Tommy Ashby – Steady Hand
Is it greener on the other side? Maybe. Maybe not. ‘Steady Hand’ is an exculpation to the delight of the other. In reflection, you question your own worth. The worth of what has made it ‘worth it’ to you to live the way you had, so far. TOMMY ASHBY’s single is a harkening back to the pop-rock traditions of stalwarts Genesis, Mike And The Mechanics, but deliciously updated with his trade mark vocal beauty amplified with wisps of Bruce Hornsby and Don Henley. “I’d spent a lot of time wandering through incredible towns and cities, watching everyone go about their lives, but it left me feeling like a bit of a ghost. I think it is no surprise that mental health issues are prevalent in the music industry, where there are so few constants. I think touring can leave musicians craving routine as much as 9-5 jobs can leave people wanting to escape it!” So, is the other side greener? Let’s just say make the betterment of what you have in front of your nose. Love, as you see, in the now. See TOMMY ASHBY in his headline show at The Slaughtered Lamb (London) on April 10th.
Family Man – Volt
FAMILY MAN is a brand new band with the trio of Josh Wilson, Russell Mann and Jordan Gosney making it happen to this conclusion of decadence named ‘Volt’. The amplitude is at 10 as the single bashes with ice cold surgical blades, slicing into delightful hard-rock retribution. The Southampton band has something more than nice on this project. It’s the definition of the quenching ‘water’ you’d been seeking. ‘Volt’ curates the indicative to the malicious vanities of the world, then crushes, with chic effortlessness. In the palm of FAMILY MAN, the ripened power guitars, nudge your senses into overdrive, where it doesn’t matter where you’ve headed, as long as ‘Volt’ deems the journey complete. Frontman Wilson said: “We’re all human shaped Pandora’s boxes of paradoxical feelings and, when thrust into the wonder and horror of modern living, become complicit in the primal desire to lose oneself amongst the chaos.” Exactly. Let’s keep this going. Roar.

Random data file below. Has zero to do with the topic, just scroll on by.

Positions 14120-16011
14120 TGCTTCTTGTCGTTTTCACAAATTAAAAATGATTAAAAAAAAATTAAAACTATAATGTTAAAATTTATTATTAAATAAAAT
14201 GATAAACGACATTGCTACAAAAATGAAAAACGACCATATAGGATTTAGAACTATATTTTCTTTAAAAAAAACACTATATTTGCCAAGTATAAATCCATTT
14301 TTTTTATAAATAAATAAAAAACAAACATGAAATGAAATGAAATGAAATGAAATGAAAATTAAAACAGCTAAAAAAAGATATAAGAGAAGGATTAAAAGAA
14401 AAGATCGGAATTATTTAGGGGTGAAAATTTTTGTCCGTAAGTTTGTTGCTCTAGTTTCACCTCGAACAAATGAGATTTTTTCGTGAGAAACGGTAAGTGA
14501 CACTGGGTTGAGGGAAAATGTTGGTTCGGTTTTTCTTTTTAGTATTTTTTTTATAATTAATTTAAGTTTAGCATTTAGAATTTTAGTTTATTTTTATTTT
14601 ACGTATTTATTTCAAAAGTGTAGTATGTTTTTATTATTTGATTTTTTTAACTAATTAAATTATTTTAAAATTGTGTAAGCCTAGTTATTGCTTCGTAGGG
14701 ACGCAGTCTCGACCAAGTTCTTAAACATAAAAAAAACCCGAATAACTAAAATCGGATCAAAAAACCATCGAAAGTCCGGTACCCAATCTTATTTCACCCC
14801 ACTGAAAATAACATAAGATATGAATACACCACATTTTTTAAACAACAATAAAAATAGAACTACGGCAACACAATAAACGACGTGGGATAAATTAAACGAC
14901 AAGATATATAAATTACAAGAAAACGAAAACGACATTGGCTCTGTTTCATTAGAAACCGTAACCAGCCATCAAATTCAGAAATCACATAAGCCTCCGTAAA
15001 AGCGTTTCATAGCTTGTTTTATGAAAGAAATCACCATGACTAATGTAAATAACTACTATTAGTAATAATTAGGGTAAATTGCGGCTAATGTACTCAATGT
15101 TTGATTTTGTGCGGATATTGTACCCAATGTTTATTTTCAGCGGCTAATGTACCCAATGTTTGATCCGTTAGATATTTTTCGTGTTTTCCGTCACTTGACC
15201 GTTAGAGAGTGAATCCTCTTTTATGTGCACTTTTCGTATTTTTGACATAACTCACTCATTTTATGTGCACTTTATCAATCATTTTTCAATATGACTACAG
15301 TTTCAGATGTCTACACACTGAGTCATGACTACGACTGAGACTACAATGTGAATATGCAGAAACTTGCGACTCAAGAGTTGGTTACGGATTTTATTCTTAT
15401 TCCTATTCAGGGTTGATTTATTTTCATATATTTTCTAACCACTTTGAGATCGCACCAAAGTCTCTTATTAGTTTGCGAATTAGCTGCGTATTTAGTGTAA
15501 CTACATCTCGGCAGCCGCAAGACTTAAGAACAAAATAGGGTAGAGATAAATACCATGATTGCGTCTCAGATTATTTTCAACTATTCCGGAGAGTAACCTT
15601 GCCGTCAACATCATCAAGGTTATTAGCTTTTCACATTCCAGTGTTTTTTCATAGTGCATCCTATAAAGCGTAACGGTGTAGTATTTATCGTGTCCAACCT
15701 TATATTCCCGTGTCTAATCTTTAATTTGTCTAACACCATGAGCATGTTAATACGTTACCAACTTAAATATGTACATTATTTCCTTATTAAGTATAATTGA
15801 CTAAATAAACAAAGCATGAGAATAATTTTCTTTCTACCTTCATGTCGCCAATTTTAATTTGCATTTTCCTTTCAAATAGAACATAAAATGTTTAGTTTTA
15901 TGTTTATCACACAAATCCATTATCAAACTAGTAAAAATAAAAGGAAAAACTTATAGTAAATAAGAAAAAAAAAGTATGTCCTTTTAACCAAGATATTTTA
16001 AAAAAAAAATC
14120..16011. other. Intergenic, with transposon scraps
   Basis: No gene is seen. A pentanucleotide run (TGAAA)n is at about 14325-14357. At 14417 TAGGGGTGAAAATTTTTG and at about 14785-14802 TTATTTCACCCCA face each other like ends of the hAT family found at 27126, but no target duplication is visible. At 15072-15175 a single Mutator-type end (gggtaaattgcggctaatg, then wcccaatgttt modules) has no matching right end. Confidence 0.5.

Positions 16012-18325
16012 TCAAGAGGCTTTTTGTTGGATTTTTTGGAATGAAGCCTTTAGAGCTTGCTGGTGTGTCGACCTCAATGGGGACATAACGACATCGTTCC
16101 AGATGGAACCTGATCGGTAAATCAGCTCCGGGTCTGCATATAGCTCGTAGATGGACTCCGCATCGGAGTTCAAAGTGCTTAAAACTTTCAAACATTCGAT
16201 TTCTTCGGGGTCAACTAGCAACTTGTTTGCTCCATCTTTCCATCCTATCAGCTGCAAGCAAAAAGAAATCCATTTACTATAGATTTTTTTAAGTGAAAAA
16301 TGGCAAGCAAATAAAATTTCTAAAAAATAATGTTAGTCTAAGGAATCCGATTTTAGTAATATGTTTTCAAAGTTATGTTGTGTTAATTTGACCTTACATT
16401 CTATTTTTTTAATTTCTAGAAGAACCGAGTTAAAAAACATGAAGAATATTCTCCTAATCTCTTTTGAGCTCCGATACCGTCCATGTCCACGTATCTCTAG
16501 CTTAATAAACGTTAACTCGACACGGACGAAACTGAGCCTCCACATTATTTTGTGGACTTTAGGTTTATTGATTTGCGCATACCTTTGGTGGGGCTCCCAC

Common Jack – Canyons in the Dark
Brooklyn based project COMMON JACK is John Gardner’s resistance statement to the ether. Out of the darkness – a private darkness – the delight and light beams as golden as the ‘Canyons In The Dark’ portrays. It is that fight with honesty and clamoring to be exactly that. The tugging of monstrous simplicity, is as hard as the most complicated of relationships. But with the delicious lyrical works and vocal attention by John, no matter what’s happening on your sliver of Earth, you fly in the clouds. You levitate towards the clouds as the country-folk pop visions, makes your skin tingle with pride. The chill of the upper atmospheres bother you none, as you continue to soar upwards. Will the wings hold, in the glory of that warmth? Hope so. Will take that chance, for sure.
Field Guide – Full Time
Dylan McDonald is FIELD GUIDE. He writes songs of relationships, emotional deprivations, and unrequited notions. Closing of that door, where at the other end will only suffer the consequences of what’s apparent. Love hurts. She hurt you. He indelibly hurt you. Never again, you say to yourself. But there was something about it that keeps you thinking, wandering, wondering. That door to another past never ceases to disappear, and you move forward while still keeping one foot in that edge. ‘Full Time’ is Dylan’s debut solo effort, and through the diminutive and understated chord progressions, only the slight of hand from the world around Dylan’s experiences seep into the roots of the song. It filters with clarity and hindsight, but still impressed with the unsureness that is expected and understandable by listeners. The contrast is what ‘Full Time’ can be construed as. And we dig it, with open arms.
AJ Turner – Trying Not To Think Of You
AJ TURNER is an open book. He wants to try. And if you love him, he will be there for you, protecting you, wanting you. The Chelmsford UK based singer/songwriter, “aims to write pop songs with good catchy melodies”. AJ continued: “I’ve been writing songs and playing in bands for a long time and I suppose I’m a bit too old to be sending out demos but I’m still inspired and writing songs and would still like them to be heard by more people.” The charm is AJ’s vocals and lyrics that are loaded with emotions and unsubstantiated angst. But the delivery in light and airy ‘innocence’ is delightful and a spectacle, all to themselves. In love? AJ recommends you be upfront. If not to the other, then to your own self. You deserve that.